Will Yahoo Push Associated Content onto Its Newspaper Consortium?

June 7, 2010 § Leave a comment

Yahoo is thinking that its recent purchase of Associated Content will add value to local newspapers in its Newspaper Consortium, according to a brief report in Paid Content today.

Content farms work in reaction to the ebb and flow of human interest…

…wait, that’s journalism. The information economy already does that…

(Start again.)

Content farms manufacture news and information in as near real-time as possible relying on search algorithms in order to harvest human interest for sale to advertisers before human interest moves on later that day.

Or something wonderfully contrived like that.

Now Paid Content reports that Yahoo would be delighted to put Associated Content to work for the 800+ members of the Yahoo Newspaper Consortium, which is interesting on a few levels beginning with the possibility that Associated Content information would compete for space with the content of consortium newspapers.

Hilary Schneider, EVP, Yahoo Americas,  says no; on balance Associated Content would not be confused with newspaper content. But how would it not be confused, and to what value if you are a newspaper?

If the content is clearly differentiated – as in, “No newspaper reporting jobs were harmed in the making of this content” – will users care? If the users don’t care, will the advertisers? If the users don’t really matter – as in, content distribution is content distribution and once it leaves the building no one cares, including the advertisers – what value was created?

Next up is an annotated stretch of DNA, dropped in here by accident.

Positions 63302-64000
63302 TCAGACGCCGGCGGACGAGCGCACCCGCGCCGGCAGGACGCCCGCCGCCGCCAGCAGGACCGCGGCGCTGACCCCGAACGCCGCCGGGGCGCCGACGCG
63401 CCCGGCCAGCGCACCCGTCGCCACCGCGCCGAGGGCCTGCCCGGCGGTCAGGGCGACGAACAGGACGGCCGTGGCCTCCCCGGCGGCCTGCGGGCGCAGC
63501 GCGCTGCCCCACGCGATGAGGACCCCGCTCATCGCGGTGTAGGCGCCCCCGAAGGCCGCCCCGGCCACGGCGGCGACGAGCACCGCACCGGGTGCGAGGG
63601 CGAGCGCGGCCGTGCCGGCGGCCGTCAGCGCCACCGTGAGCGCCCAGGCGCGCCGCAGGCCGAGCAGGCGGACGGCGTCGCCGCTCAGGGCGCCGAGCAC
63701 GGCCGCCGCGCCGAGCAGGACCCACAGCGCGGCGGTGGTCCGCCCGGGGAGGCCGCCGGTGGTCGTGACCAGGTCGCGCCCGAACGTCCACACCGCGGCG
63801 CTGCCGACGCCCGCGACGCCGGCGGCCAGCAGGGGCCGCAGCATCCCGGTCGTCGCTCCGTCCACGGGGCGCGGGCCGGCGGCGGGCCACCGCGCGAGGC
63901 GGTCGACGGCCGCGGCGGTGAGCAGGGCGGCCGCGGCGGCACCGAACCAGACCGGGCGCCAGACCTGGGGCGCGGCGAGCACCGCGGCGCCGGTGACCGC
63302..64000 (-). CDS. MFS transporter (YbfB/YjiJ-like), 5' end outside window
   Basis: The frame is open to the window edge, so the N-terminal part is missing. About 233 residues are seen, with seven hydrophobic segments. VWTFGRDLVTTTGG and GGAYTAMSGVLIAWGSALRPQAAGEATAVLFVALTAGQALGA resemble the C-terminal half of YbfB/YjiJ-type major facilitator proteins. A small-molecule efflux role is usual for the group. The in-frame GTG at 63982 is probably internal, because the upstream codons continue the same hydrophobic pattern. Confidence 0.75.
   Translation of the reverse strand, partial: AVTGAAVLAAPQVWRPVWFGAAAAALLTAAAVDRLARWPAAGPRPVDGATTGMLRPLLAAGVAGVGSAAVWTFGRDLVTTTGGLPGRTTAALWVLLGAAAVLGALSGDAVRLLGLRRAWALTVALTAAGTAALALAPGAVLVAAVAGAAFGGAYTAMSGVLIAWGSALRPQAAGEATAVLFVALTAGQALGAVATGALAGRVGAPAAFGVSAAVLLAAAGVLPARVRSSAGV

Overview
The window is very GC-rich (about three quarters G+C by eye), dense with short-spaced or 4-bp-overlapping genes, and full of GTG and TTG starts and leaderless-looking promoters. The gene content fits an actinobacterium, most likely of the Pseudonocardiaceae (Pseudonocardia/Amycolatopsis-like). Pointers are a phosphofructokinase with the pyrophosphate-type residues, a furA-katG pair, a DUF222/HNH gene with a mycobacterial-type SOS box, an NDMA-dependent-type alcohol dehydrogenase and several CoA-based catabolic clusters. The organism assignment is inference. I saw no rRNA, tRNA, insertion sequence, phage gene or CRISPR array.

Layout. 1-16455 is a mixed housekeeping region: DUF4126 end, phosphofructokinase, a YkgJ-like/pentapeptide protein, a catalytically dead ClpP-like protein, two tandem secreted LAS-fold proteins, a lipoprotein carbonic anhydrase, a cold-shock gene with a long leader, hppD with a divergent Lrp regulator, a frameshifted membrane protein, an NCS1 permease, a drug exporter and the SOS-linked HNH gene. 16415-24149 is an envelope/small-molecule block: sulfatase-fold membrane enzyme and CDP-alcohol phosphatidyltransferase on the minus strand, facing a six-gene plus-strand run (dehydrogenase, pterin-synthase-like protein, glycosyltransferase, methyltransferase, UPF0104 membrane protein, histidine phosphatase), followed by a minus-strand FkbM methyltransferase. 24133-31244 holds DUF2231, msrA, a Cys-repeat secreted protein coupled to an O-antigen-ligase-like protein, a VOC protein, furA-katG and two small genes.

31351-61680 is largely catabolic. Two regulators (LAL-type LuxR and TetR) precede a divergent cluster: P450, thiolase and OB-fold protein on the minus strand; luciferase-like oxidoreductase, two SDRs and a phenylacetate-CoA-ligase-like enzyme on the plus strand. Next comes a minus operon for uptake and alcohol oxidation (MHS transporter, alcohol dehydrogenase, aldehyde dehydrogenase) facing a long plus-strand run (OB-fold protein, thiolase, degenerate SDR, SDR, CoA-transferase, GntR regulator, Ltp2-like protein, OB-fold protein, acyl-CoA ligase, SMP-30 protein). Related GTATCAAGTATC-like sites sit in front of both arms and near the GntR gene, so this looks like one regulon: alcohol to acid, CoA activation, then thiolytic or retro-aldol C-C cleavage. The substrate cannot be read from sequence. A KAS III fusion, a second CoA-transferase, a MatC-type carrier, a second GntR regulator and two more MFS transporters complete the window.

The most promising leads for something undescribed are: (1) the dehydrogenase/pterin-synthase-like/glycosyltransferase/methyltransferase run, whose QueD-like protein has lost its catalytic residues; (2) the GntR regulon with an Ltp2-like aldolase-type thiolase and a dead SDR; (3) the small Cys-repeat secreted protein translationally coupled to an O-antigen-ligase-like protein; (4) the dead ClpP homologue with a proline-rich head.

Always value. Fortunately, it is never a silent partner. So, to the extent that Yahoo is successful prevailing upon its Newspaper Consortium to accept Associated Content, the end-user value of that content will have to emerge to atone for the advertising money that is spent and made. In the process, Associated Content may shed some of its “content farming” roots and feel the tug of the Big City. That might require it to be more grown-up and thoughtful and make it less nimble in the “just-give-them-what-they’re-searching-for” business, and it might even lead them to regard the Associated Press as the new competition not, say, Demand Media.

Thus, back to reading the newspaper. It’s the circle of (media) life isn’t it?

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